Nail Salon Trash Gold



Break into a nail salon or approach the girl at the front desk and ask for a bag of her trash. Saunter into a nail salon with a broom and a smile. Snoop around with tweezers and a brown paper sandwich bag like the kind you drink beer from in public. Whatever the method, obtain nail salon access.


Collect the clippings. There should be hundreds of slivers, new moons of bright chipped acrylics, shiny clears and shades of red mostly. Keratin leftovers. Gather however you can. Abscond with a trash can, sweep and gather, surreptitiously pluck everything up. Hit salon after salon after salon. Gather your sacks full of discarded nails. Think about all the nail salons in all the strip malls in California. Think about all the years of filing and trimming. Try to gather up the filed off dust and store it in vials. Make an hourglass filled with nail dust. Sprinkle it on a street preacher and call it a blessing. Think about all the nail dust and clipped slivers that have been discarded over the years. Picture a mountain of nail, how the light might pass through it barely, how the polish and paint would mottle the mountain.


Such terraforming is beyond you, but at least you’ve got bagfuls of nail bits in a burlap gunnysack. Keep them there in the trunk of your car. Find a quiet and windless place and sort out the clippings by color. Don’t ever paint a nail, only sift and seek through the massed shards. Sort them by color and shape. From left to right along the X axis, lay out the nails by shade, darkest to lightest. From top to bottom along the Y axis, lay out the nails by size, largest to smallest. Whole black thumbnails in one corner, white pinkie nail slivers in the corner opposite. This is worth photographing but not otherwise preserving. Print the photograph huge, feet by feet, on a thick glossy stock of paper, acid free and archival, in an edition of some small and hand-numbered amount.


Take your sorted nails and begin to construct a mosaic. Probably it will be best to make the image of the Virgin Mary getting a beauty treatment. This is not a prescription. Your particular array of nails may suggest more suitable images: seascapes, martyrs, Napoleons, self-portraits… Shellac the mosaic heavily so it attains the slick-shined aspect of reflective tiles.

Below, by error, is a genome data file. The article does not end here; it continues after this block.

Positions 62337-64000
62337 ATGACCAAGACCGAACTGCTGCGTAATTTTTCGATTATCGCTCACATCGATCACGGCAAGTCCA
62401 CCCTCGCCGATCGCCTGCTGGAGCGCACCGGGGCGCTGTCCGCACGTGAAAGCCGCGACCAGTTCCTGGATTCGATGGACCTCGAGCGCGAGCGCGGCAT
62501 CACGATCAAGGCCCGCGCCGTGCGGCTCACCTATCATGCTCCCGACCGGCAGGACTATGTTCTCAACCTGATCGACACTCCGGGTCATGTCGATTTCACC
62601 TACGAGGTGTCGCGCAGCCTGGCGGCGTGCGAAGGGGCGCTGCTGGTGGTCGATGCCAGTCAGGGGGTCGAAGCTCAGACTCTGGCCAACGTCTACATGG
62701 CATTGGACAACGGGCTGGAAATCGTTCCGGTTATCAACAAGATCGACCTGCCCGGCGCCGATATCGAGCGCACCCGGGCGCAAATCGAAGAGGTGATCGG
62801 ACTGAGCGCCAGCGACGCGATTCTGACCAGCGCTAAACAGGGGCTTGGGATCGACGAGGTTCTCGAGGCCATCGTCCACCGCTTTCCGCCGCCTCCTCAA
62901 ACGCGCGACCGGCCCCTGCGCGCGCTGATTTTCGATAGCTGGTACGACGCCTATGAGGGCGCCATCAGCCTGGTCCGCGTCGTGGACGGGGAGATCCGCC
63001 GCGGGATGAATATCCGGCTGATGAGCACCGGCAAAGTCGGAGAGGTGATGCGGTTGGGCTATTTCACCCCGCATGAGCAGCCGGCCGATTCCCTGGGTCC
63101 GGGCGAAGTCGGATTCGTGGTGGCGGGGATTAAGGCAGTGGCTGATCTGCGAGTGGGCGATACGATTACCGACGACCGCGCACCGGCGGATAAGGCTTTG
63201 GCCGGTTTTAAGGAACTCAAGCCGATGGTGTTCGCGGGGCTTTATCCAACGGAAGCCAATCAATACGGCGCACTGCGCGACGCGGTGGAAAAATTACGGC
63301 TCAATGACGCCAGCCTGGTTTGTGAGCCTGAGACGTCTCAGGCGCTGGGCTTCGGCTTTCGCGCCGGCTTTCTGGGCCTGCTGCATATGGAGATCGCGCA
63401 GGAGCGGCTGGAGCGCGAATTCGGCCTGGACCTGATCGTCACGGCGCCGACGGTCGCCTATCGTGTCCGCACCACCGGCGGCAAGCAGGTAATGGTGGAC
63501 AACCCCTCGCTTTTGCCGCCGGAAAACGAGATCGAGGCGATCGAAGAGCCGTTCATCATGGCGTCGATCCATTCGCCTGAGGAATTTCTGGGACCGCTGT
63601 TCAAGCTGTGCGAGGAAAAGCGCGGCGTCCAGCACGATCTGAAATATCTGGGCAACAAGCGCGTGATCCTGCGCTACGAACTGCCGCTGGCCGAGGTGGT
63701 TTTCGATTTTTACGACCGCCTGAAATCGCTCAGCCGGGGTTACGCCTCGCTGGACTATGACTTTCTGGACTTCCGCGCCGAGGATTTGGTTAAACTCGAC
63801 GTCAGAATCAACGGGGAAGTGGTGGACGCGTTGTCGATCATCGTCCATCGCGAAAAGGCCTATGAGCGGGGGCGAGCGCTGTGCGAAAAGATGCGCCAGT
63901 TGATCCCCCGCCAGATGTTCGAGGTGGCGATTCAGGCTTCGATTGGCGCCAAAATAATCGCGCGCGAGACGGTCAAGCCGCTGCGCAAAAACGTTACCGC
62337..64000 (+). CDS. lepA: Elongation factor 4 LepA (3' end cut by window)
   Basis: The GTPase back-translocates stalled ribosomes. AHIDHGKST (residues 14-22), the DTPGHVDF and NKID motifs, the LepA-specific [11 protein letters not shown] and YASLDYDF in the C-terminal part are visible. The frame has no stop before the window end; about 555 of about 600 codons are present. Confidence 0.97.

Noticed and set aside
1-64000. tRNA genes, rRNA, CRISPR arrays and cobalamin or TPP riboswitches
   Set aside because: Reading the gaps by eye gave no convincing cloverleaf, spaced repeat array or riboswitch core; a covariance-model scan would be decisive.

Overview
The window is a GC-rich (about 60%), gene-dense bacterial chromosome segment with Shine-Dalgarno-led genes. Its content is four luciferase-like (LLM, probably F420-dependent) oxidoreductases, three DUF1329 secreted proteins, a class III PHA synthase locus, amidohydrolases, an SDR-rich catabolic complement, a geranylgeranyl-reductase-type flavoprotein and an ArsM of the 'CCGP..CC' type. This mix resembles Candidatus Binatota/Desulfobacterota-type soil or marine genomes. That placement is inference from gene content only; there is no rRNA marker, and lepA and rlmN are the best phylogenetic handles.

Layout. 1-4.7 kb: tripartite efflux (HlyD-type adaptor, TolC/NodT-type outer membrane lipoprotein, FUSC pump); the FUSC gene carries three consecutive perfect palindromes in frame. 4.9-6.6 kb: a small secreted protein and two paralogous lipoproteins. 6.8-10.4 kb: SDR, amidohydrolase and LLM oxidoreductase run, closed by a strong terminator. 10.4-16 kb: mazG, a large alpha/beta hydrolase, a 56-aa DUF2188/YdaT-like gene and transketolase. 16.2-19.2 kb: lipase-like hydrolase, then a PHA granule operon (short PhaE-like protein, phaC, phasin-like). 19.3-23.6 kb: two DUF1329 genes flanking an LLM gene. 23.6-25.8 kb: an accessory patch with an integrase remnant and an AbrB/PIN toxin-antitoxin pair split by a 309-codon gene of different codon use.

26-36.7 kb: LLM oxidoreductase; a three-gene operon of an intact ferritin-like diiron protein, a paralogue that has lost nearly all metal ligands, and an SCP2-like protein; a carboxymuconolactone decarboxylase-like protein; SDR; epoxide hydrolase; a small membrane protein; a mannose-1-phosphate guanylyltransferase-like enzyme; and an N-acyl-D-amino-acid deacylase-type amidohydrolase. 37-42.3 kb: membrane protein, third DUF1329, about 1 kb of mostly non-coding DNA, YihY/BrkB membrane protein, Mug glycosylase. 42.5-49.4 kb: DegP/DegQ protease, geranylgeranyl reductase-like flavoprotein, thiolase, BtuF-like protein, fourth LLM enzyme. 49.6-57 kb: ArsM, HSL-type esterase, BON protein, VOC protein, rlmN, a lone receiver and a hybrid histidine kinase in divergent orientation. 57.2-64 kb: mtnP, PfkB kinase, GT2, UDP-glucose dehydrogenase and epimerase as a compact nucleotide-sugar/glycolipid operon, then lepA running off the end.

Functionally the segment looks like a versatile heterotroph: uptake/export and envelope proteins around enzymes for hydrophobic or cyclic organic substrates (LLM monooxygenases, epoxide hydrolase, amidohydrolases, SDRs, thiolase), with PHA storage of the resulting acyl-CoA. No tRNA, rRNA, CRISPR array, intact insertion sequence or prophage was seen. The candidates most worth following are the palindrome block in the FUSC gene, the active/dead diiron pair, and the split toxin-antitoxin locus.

You now have only to price and sell your work.


Go to a nail salon, order a manicure, ask the technician if you can keep the clippings. Bag them. Empty the bag onto a sensitive scale to figure the weight of a manicure. Rebag. Return to your mosaic and sign your name with your own clipped nails. Shellac again to preserve your signature. Weigh your mosaic. Divide the weight of your art by the weight of your manicure. Multiply by the average cost of a salon visit in your city. This is the approximate cost paid by your neighbors just to rid themselves of all this excess.


It’s a nice large number.


It’s a good place to start.




Dead Kids


We aren’t going to do so well, I am thinking, even though I used to be in the top quartile easy. Here they give us the worst teachers because they know we aren’t going to take so many State Assessments. Dad says it makes sense because how else is this country ever going to compete with the Chinese if all our best teachers are teaching dead kids? And since the union won’t let them get fired, who else should the bad teachers teach?


Mom says not to call us dead kids and Dad says I know what he means.


Mr. Baker is the worst teacher they can’t fire. He’s in charge of Social Studies and History, which are actually the same thing. We are learning about the Civil War or Rights Movement. When things in history are called Civil they are usually about helping black people. I am vomiting into a bag and shuddering, sloshing the nutrient water in my IV. Martin Luther King was neither Martin Luther nor a King. Virginia was against Loving but for Lovers, at least on their shirts. My aide is taking notes because it’s hard for me to write while I am vomiting so much, so prone to torn skin, to spontaneous bleeding.


Halloween this year Dad shaved his head and called himself Yul Brynner after Mom said he couldn’t tell people he was going as me.


My aide is Robert Butler and is taller than me and played high school beach volleyball. I told him I was old enough that I wanted to touch a penis once and please and now he doesn’t sit so close that I can smell him. I wanted to try it out in my mouth but he’s afraid I’ll vomit on it, which is a reasonable thing to be afraid of.


Today especially, I would vomit all over it, even if it was the best mouth-fit ever. Right in the middle of English I am shaking so hard and vomiting spray. English is Mrs. Fritz. Whenever she says Charles Dickens all us dead kids giggle and Robert Butler writes down Charles Dickens in my notes. Today Robert Butler is wheeling me out to the hall and the nurses because you can’t projectile vomit and stay in class.


The nurses take me to my own room. They lay me out and measure me many ways and I don’t stop convulsing. Dad is there, awkward-looking in his new hair, and in a slightly better moment he asks how I’m doing. Mom is not looking. I say we have testing next week and Dad is thinking good thing they gave me Mr. Baker but all he says is maybe you shouldn’t worry so much about that.







Ben Segal is the author of 78 Stories (No Record Press) and co-editor of the anthology The Official Catalog of the Library of Potential Literature (Lit Pub Books). His chapbooks Science Fiction Pornography and Weather Days were published by Publishing Genius and Mud Luscious Press, respectively, and his short fiction has been published by or is forthcoming from Tin House, Tarpaulin Sky, Gigantic, and Puerto del Sol, among others.



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